My recent columns on Donald Trump have generated a consistent response from his supporters:
“If … that lying psycho b---- wins, there will be nothing left of this country. You better stock up on bullets to protect your house!”
“Keep preaching to the Hillary choir.”
Premium content for only $0.99
For the most comprehensive local coverage, subscribe today.
“Please notify me when you are going to write your column on the lies of Hillary Clinton. Oh, excuse me, that’s not happening is it?”
These people are not defending the indefensible Trump but accusing me of being in the tank for Clinton. And I do support Clinton – but only in the sense that I would support a ham sandwich for president if it were the only thing standing between Trump and the Oval Office.
Moderates and reasonable Republicans who are considering voting for Trump portray it as a choice between two unpalatable options. But it isn’t. It’s a choice between one unpalatable option and one demagogue who operates outside of our democratic traditions, promoting racism, condoning violence and moving paranoia into the mainstream. This presidential election is not about party or ideology. It’s about Trump’s threat to our tradition of self-government.
You’d be hard pressed, reading my coverage of Clinton over the years, to think me a fan. I mocked her 2008 campaign with comparisons to Monty Python’s dead parrot and black knight sketches. I generated justifiable outrage with a video reference to Clinton in 2009 that was a failed attempt to play on a Tina Fey sketch. I’ve called Clinton obsessively secretive. Her handling of matters from Whitewater to her email server has encouraged doubts about her honesty. Though I’m excited about the United States electing a woman as president, Clinton is a poor retail politician and a too-cautious leader.
If Marco Rubio or John Kasich were the Republican nominee, I suspect we would now be writing Clinton’s political obituary – and I’d be content finding absurdities on both sides. Though I don’t hide my center-left views, I prefer a pox-on-both-houses approach.
The singular danger of Trump makes this year different. Trump isn’t really a conservative or a Republican. Voters know this, which is why Democratic efforts to tie down-ballot candidates to him aren’t working well. When Trump (hopefully) is gone, these surviving Republicans need a reckoning to reclaim their party from the fringe.
This coming week, I’ll be talking about Trump, and how we speak to children about Trump, to teachers at my daughter’s school. The school is understandably wary about appearing to take sides in a political contest. But I’ll say such reluctance should be set aside, because Trump stands opposed to the civic values we teach children.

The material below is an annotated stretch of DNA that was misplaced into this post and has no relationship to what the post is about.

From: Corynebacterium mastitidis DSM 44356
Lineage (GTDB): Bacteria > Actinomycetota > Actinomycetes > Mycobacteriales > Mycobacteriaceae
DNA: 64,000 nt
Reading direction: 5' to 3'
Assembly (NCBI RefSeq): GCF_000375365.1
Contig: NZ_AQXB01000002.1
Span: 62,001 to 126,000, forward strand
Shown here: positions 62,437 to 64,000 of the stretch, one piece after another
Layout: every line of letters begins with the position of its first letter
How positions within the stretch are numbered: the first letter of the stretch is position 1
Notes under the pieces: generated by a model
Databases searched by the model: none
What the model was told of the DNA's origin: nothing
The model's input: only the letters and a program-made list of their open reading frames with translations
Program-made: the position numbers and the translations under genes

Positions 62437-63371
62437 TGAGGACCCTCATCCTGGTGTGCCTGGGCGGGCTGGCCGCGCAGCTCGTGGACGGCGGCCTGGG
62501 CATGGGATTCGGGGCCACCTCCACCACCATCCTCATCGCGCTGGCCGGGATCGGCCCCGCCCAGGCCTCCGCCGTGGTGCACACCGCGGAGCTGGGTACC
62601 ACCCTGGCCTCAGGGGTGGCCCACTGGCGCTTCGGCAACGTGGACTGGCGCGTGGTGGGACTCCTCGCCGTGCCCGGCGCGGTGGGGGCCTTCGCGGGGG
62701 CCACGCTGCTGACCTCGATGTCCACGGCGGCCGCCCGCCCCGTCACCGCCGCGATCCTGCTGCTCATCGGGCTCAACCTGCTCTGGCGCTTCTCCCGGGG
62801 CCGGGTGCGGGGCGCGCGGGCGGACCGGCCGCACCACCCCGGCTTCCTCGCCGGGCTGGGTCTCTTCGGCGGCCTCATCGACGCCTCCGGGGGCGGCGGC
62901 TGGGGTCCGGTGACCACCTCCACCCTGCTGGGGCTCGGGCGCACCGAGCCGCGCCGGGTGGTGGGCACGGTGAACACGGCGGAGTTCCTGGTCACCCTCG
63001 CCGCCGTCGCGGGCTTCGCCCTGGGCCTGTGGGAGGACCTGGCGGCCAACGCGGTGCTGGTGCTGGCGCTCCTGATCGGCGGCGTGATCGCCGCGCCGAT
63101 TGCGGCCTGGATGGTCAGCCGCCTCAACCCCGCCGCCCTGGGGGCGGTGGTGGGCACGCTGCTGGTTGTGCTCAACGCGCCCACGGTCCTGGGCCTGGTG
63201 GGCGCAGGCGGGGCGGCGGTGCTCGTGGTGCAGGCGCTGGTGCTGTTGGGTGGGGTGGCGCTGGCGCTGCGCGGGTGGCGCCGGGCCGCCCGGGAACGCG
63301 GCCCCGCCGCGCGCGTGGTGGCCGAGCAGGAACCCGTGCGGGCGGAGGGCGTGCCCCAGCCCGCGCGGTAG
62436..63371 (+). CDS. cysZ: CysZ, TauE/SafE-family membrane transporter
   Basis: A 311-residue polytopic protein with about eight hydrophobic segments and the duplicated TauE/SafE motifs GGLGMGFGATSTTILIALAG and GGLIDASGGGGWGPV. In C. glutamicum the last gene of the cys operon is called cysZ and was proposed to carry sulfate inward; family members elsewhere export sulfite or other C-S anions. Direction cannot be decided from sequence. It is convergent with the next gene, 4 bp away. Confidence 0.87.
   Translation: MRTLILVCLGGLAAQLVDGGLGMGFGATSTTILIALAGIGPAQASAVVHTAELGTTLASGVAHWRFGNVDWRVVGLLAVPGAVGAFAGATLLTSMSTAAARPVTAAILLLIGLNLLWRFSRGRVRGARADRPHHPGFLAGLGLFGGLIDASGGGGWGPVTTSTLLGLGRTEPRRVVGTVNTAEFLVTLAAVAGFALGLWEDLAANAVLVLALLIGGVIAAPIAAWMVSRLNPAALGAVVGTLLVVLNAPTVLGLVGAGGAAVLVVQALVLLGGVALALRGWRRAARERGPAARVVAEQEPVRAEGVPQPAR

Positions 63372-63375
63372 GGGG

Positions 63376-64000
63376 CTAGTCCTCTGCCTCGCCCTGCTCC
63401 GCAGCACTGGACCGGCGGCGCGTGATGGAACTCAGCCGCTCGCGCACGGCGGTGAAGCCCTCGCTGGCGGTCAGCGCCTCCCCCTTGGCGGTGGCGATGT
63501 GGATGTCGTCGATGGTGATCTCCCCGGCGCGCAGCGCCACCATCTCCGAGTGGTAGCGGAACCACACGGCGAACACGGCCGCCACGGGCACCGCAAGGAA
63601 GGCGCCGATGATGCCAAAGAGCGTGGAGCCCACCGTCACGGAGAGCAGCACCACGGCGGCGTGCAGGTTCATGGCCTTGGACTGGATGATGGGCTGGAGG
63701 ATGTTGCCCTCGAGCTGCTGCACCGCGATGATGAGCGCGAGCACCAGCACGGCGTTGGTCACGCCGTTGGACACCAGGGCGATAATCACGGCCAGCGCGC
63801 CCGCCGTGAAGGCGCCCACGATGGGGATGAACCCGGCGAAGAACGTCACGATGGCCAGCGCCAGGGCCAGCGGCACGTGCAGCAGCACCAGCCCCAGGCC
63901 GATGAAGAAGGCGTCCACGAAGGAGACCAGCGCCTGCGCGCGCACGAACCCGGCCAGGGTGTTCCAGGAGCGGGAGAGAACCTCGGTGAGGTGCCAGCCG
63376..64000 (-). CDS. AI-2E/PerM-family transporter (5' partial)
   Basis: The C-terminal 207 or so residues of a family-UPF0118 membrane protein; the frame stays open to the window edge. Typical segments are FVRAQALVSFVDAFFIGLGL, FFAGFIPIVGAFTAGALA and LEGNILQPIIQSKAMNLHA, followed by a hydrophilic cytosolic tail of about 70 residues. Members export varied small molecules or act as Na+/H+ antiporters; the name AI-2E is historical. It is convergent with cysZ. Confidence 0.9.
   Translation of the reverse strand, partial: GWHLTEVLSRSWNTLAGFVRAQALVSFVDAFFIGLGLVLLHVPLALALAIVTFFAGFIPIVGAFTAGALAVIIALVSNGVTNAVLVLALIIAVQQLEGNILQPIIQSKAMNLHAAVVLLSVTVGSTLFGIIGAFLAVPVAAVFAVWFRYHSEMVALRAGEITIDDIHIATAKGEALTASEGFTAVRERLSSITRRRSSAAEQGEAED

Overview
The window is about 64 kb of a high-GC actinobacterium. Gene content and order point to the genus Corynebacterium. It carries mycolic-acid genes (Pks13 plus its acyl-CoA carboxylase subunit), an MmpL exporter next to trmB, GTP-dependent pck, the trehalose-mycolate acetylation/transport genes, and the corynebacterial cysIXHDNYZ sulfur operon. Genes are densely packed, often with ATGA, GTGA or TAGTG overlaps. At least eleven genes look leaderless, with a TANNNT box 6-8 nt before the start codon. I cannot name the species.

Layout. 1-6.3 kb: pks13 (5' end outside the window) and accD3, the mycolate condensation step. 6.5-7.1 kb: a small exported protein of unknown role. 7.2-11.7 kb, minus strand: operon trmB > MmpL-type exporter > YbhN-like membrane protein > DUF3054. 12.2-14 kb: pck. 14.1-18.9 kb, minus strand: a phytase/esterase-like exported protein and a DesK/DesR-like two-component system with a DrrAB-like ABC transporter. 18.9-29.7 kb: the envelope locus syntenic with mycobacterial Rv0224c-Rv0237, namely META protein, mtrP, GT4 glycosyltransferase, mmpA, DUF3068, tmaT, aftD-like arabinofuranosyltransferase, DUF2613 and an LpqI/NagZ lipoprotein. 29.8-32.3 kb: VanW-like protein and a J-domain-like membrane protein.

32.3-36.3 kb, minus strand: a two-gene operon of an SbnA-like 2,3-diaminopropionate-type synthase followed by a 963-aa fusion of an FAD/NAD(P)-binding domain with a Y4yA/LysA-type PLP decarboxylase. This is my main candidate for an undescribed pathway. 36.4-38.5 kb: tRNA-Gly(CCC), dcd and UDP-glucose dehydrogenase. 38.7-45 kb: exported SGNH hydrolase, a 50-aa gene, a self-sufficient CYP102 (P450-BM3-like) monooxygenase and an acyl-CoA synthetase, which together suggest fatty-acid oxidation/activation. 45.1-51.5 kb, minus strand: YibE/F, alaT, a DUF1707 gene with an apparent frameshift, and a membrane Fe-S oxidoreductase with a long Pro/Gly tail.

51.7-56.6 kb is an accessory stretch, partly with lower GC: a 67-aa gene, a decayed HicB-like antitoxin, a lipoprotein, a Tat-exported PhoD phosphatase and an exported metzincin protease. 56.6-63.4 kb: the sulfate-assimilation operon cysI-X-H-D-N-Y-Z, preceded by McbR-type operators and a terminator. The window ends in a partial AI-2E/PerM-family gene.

He shows an autocrat’s disregard for our constitutional system. He bans news organizations that he doesn’t like. He wants to “open up” press laws to weaken the First Amendment. He claims an American-born federal judge can’t be impartial toward him because of his Mexican heritage and threatens to use the presidency to go after him. He once said he would order the military, illegally, to torture detainees and target innocent civilians. He has talked of banning members of an entire religion from entry into the United States and forcing those here to register.
Trump invites violence as a political tool. He suggests “Second Amendment people” – gun owners – could stop judges Clinton nominates. He has spoken of paying the legal fees of supporters who assault hecklers at events, saying things like “knock the crap out of them” and “I’d like to punch him in the face.” Trump has alleged the vote will be “rigged” against him, and those around him suggest violence could ensue. There have been dozens of incidents of violence at Trump events, including by his then-campaign-manager.
Trump brought racism and paranoia into the mainstream with his “America First” campaign and his leadership of the movement challenging Obama’s American birth. He hesitated to disavow David Duke and the Ku Klux Klan. His tweets have included messages from white supremacists, a Jewish star atop a pile of cash, phony crime statistics that originated with neo-Nazis, a quote from Mussolini, even an image of Nazi soldiers superimposed on the American flag next to Trump’s likeness. Trump has mocked Asian accents and the disabled. He has said “half” of the 11 million illegal immigrants are criminals.
So how do we talk to children about Trump? We tell them what Holocaust survivors have told me: that what Trump is doing reminds them of 1930s Germany, and that grown-ups are not going to let that happen here.
Follow Dana Milbank on Twitter, @Milbank.